A Guide to Chloride: Its Effects, How to Test for It Chloride is one of the most common anions found in tap water. It generally combines with calcium, magnesium, or sodium to form various salts: for example, sodium chloride (NaCl) is formed when chloride and sodium combine. Chloride occurs naturally in ground water, but is found in greater concentrations where seawater and run-off from road salts (salts used to de-ice icy roads) can make their way into water sources. As such, well owners near snowy roads or road salting storage facilities are especially at risk for high levels of sodium chloride.
Although chlorides are harmless at low levels, well water high in sodium chloride tastes very unpleasant, and can damage plants if used for gardening or irrigation. Over time, sodium chloride’s high corrosivity will also damage plumbing, appliances, and water heaters, causing toxic metals to leach into your water.
Interestingly, there is no federally enforceable standard for chlorides in drinking water, though the EPA recommends levels no higher than 250 mg/L to avoid salty tastes and undesirable odors. At levels greater than this, sodium chloride can complicate existing heart problems and contribute to high blood pressure when ingested in excess.
Fortunately, testing for and removing chloride is fairly easy. We offer two tests that will detect chloride in your water: the Clean Water Laboratory Test Kit and the WaterCheck Laboratory Test Kit. The latter will test for 115 water contaminants, including chloride. To use these kits, simply fill the included bottle with a water sample, send it to our lab, and wait a couple weeks for results.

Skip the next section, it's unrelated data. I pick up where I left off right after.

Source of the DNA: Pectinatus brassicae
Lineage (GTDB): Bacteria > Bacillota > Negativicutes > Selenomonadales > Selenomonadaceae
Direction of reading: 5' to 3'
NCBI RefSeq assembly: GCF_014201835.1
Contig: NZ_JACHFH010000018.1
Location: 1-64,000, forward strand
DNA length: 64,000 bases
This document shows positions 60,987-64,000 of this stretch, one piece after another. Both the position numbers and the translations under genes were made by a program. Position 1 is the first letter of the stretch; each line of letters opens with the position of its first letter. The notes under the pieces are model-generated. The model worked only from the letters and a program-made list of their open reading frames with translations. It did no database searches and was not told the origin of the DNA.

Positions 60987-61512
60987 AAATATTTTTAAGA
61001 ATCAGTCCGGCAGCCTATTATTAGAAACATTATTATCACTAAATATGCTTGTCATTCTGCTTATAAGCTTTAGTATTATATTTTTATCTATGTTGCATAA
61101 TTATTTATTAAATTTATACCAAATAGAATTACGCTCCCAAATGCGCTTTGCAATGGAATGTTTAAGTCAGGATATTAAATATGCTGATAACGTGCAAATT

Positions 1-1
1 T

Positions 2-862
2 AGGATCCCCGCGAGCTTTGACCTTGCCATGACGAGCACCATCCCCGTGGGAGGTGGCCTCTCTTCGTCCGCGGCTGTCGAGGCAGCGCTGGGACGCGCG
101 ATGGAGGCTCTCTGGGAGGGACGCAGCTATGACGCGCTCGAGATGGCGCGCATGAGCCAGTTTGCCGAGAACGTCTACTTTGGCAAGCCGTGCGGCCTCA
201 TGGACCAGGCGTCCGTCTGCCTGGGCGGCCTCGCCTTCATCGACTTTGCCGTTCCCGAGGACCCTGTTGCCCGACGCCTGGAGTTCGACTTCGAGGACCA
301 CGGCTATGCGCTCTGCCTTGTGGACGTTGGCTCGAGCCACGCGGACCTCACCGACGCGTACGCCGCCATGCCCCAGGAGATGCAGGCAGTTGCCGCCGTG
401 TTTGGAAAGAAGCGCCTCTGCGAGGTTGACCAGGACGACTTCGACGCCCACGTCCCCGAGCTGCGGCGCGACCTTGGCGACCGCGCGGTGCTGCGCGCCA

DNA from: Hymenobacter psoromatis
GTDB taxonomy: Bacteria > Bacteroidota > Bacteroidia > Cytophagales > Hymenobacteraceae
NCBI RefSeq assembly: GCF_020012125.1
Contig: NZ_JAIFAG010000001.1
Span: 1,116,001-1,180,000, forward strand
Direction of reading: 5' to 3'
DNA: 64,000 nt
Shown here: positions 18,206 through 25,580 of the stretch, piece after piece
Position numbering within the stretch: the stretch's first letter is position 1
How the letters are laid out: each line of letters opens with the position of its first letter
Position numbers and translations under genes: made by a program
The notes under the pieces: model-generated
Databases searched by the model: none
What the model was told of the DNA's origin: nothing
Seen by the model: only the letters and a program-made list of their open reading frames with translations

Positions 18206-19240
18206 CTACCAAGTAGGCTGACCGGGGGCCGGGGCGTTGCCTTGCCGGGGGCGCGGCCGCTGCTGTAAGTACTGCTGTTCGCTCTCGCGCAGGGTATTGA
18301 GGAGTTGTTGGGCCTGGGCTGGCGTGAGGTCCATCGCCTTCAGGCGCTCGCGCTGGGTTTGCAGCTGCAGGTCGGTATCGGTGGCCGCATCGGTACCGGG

After you’ve got your results, assuming you are indeed experiencing water contamination, you’re ready to start looking for a treatment system. To remove chloride, your best bet is either a reverse osmosis system or a distiller:
Reverse osmosis works by passing water through a semi-permeable membrane that separates pure water into one stream and salt water into another stream. In regular osmosis water flows from a lower concentration of salts to higher concentrations; in reverse osmosis the application of pressure greater than the osmotic pressure reverses the water flow from higher concentrations to much lower concentrations, producing pure water. With this method, about 50% of water can be recovered as pure water, while about 50% becomes salty wastewater. (If you’d like, you can read the reverse osmosis FAQ on our website for more info.)
Distillers, on the other hand, use evaporation and condensation to separate pure, fresh water from its contaminants. The prolonged boiling process kills virtually all types of microorganisms, including bacteria, viruses and parasites. Microorganisms are not evaporated into the product water but remain in the boiling chamber as part of the residue. Distillers work very well, but use a lot of electricity.
If you’ve already tested your water and found high chloride levels, see our web store for a wide selection of distillers and both point-of-use and point-of-entry RO systems.